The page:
Quadro 600 questions

I was looking for an entry level CAD graphics card and I found this Quadro 600. I was wondering if it is worth it, because I will use it on simple tasks not major works like 100+ store building or to make a 40+ kilometer bridge. I looked at the recommendations that the Rhino team had post in the site and saw that it’s ok for entry level. The question is that if there is another quadro in the same amount of money that can perform equally or better. Also what is the difference between quadro 600 and quadro k600. The rest of the PC specs are: i7-4xxx, 16GB-1600MHz RAM, 128 SSD + 500~1TB HDD.

I have had a Quadro 600 for a year or so. It works great, and I do more or less the same kind of smaller models that you describe. I believe the k600 is a successor to the 600 with more computational power while using less electrical power. nVidia has a pretty good website with detailed technical descriptions of their cards.

Thank you very much AIW ! I just checked the k600 and it’s perfect ! The models which will it be used for will be somewhat medium range, like a 2 store house around 100m^2 ~ 200m^2 full with furnitures at maximum workload. Will it be up to the task ? I’m looking for the time being so I can get started but in the future I would choose the k2000. Is that ok or it’s too much for a small office employer ?

You might find this review helpful:


IMHO there is no such thing as too much Quadro, but one does need to take the workload and capital budget into consideration. I bought the k600 because the machine I put it in was fairly old and I didn’t think it could generate graphics fast enough to get much use out of a more capable card. I just wanted more graphics memory than my old card had. I was surprised and pleased at how well it worked.

Your modern i7 machine should have no problem feeding a k2000, and that’s what I’d get if the cost wasn’t a big issue. If cost is an issue, I would stick with the i7 and thrift the card down to a k600 rather than keeping the k2000 and thrifting the CPU down to a an i5, or even worse - an i3. Get the fastest i7 you can afford. (Well, given Intel’s pricing scheme, I don’t think there’s much point in spending 50% more for 2% better performance :smile:)

Just my opinion.

AIW thanks again for the reply ! Can you help me with the specs i’m considering to buy? Because I really need an expert on this one. So the specs go like this:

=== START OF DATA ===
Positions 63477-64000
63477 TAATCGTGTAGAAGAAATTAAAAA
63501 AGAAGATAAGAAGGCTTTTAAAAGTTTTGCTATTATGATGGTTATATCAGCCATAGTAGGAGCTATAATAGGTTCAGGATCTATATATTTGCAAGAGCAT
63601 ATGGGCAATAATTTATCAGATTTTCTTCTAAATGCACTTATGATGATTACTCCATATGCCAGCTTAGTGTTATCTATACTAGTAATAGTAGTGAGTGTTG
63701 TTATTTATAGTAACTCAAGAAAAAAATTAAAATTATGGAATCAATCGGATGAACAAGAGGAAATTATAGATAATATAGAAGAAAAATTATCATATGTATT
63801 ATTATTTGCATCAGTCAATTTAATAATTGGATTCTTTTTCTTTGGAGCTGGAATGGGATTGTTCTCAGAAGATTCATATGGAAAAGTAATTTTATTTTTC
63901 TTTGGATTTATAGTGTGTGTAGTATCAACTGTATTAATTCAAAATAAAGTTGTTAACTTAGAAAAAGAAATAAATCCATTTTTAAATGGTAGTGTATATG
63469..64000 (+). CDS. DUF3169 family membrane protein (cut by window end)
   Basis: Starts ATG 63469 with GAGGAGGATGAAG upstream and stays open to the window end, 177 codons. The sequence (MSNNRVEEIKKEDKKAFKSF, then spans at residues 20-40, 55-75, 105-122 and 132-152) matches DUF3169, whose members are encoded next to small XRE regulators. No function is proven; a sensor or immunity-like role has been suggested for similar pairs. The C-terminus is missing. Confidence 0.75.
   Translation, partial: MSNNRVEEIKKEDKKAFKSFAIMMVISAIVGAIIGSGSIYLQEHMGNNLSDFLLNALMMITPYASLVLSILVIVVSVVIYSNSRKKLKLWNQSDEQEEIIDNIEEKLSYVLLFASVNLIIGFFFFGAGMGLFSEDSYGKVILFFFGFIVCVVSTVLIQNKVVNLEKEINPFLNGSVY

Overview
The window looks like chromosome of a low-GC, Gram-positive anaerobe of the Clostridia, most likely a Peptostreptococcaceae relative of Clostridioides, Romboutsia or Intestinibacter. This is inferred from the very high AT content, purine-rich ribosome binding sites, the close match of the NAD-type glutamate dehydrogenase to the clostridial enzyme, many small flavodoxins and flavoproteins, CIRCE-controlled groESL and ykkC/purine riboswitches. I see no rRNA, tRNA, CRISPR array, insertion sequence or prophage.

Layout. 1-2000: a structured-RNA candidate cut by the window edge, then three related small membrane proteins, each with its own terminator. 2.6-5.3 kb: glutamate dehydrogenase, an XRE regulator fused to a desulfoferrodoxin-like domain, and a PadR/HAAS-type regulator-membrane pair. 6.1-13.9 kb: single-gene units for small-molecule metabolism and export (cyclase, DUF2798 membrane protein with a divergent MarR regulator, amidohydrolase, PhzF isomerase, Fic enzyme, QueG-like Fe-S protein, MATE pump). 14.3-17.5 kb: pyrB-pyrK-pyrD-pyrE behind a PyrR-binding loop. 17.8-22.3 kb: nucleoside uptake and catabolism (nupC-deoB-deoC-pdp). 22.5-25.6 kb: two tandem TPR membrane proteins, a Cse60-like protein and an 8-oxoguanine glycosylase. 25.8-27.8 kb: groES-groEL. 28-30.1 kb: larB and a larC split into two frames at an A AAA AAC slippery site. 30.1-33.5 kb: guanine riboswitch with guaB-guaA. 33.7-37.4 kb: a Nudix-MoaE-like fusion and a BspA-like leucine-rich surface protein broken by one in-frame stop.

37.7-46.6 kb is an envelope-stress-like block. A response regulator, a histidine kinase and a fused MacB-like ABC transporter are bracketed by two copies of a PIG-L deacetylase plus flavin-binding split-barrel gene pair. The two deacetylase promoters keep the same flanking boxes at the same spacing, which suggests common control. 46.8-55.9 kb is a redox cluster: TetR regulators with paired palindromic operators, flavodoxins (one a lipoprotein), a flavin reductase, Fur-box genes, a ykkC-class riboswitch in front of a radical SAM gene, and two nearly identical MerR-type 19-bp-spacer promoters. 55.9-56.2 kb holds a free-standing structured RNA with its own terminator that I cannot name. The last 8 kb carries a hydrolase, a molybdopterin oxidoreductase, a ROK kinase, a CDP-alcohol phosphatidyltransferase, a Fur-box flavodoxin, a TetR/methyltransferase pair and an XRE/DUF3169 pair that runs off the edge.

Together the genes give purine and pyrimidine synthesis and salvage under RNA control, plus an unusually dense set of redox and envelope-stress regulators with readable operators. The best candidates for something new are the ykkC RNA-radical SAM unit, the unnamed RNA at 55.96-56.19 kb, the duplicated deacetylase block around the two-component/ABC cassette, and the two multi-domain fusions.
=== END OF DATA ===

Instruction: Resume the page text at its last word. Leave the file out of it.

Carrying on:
i7-4771 (s1150, 3.5GHz, 8MB cache)
Gigabyte Z87M-HD3 (1150, Z87)
PNY Quadro Kepler K600 (1GB, DDR3, 128bit)
Kingston HyperX Beast DDR3 8GB (2x4GB) 2133MHz
3,5" WD Black 1TB SATA3 WD1002FAEX
Corsair Enthusiast Series TX650 650W V2 Bronze
Solid State Disk Kingston HyperX 3K 240GB 2,5" SATA3

Please help me so I don’t buy something wrong here. As for the 1TB HDD I will use it with partitions and mount them as folders in the OS so I can have the SSD only for the OS, Updates, Rhino and other CAD programs and maybe Photoshop. In short It will be my clean storage device.

I am not an expert. What you propose is similar to what I would buy if I were in the market now. I, however, would probably buy a turnkey unit from a company like Dell, HP, etc. rather than building it myself. In my mind, this saves the hassle of making it all work together and the mfr. will stand behind its warranty to get past any infant mortality and manufacturing issues. Generally, after the first 6 months or year a computer will just keep on plugging, in my experience.

I wonder if you can help me with this problem I have. So, basically, if you have one Quadro card - be it 600 or K620 - you can connect it to two monitors with the help of a dual monitor cable. But can you turn the cable upside down and connect one monitor to two Quadros? I mean, will this be like having two SLI-card in one monitor?